Copyright 2009, Maria Liberati
Editor: Kate Hollinger
Grappa, a native Italian drink not for the faint of heart, is not as popular as the wines of Italy but just as intriguing! Although there are many tales and theories regarding the origin of grappa, it was first made in the Northern town of Bassano del Grappa as early as the Middle Ages. For centuries, grappa has been a remedy for farmers and working class to endure the cold. It remained solely for the poor families until the 1960s, when it reached the general public. Many drank a shot of it with their morning coffee before heading out for a long day’s work and it is rumored that sometimes children were given a shot before trekking through the cold winter weather to get to school.
While grappa’s name is most likely due to its town of origin, Bassano del Grappa, the word “graspa” in Latin translates literally to “grape-stalk” as well. Grappa is made by distilling pomace brandy with grape residue left over from winemaking. The main components used from the grape are most commonly the skins but sometimes the stems and seeds as well. Originally this was done to prevent waste so that all of the grape was used, but now it is continued due to popular demand. Some grappa is not a result of the wine leftovers, as “prima uva” grappa is made from whole grapes. This is for the true grappa fans!
Grappa is a fragrant drink with flavors that vary depending on the type of grape used and the distillation process. The alcohol content is usually somewhere from 35 to 60 percent, so it is definitely a strong one! Most grappa is clear in color but some take on tints from the grape and the older the grappa, the more likely they are to hold tones of yellow or brown from the barrels they are stored in. While grappa can be aged, they do lose some fragrance over time and are best stored in a cool, dark atmosphere.
Nowadays you don’t see too many people drinking grappa as their main drink. Often it is served as a “digestivo”, or after dinner drink. It is said that grappa helps the digestion process after large meals, and some will even add espresso to it and serve with dessert. If drinking it plain, it is best to serve the younger grappas in a chilled tall thick glass, and the older ones at room temperature in a brandy snifter. While distilling grappa is a somewhat expensive process, you can find bottles all over nowadays for as little as $10 a bottle.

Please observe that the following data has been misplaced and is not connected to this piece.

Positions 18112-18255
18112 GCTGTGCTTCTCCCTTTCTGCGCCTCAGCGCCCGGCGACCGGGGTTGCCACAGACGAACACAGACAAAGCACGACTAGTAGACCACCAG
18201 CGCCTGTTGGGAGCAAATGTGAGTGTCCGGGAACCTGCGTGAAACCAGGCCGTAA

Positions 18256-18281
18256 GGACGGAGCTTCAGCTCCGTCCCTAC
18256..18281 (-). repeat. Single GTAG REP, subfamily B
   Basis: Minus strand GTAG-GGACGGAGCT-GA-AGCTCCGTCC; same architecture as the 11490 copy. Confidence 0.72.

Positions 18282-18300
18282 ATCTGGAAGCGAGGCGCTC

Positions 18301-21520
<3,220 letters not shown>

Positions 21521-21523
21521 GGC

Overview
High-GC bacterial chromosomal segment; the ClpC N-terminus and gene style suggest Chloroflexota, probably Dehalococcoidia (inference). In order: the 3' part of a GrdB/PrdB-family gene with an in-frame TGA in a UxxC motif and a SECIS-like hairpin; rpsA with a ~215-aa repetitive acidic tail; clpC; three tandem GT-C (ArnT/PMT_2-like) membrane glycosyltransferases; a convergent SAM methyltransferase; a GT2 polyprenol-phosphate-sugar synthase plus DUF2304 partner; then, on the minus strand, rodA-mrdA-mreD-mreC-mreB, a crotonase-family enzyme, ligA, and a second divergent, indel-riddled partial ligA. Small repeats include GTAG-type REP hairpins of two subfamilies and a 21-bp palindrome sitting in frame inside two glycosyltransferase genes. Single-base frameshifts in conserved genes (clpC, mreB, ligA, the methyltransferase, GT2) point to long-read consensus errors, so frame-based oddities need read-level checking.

And while it is an old wives tale that grappa has been used to remedy toothaches, rheumatism, and even bronchitis, this “firewater” is best drank solely for the love of grappa!
Thanks for all who came out to meet me at the my book signing/cooking demo at the Bethesda Row event at Bella Italia in Bethesda, Maryland this weekend. Enjoyed meeting you all and sharing stories and recipes with you.
Here is a list of more upcoming appearances..Hope to see you there:
Tuesday, June 2nd 7 PM- Book Signing & Cooking on a Budget with The Basic Art of Italian Cooking with Celebrity Chef Maria Liberati. Recipes from her best selling book and The Basic Art of Italian Cooking School in Italy. Samples provided. Kenilworth Library, 548 Kenilworth Blvd., Kenilworth, NJ 908-276-2451
June 4th- Foster’s Gourmet Store ,Philadelphia, Pa, 399 Market St, phila, Pa 19195 215-925-0950.Call Temple Univ to register call Temple Univ continuing ed at 215-204-6946. Includes 4 course sample of authentic Italian picnic $55 www.temple.edu/tucc
June 6th- Horsham Day-Book signing and The Basic Art of Italian Cooking School demo with Celebrity Chef Maria Liberati. Deep Meadow Park 1-3 PM
June 7th-Book signing and on stage appearance-Chicago Tribune Literary Festival- Printer’s Row Chicago. Celebrity Chef-Maria Liberati will be bringing The Basic Art of Italian Cooking School to Chicago along with a book signing. The Basic Art of Italian Cooking was one of the books specially selected to be a part of this annual event. For more info email:email@example.com
June 15th- Book signing and Cooking on A Budget with The Basic Art of Italian Cooking. Demo of how to cook on a budget with recipes from the best selling book,samples and recipes provided. Willingboro Library- 220 Willingboro Parkway, Willingboro, NJ
Get your copy of my beest selling book at http://www.marialiberati.com
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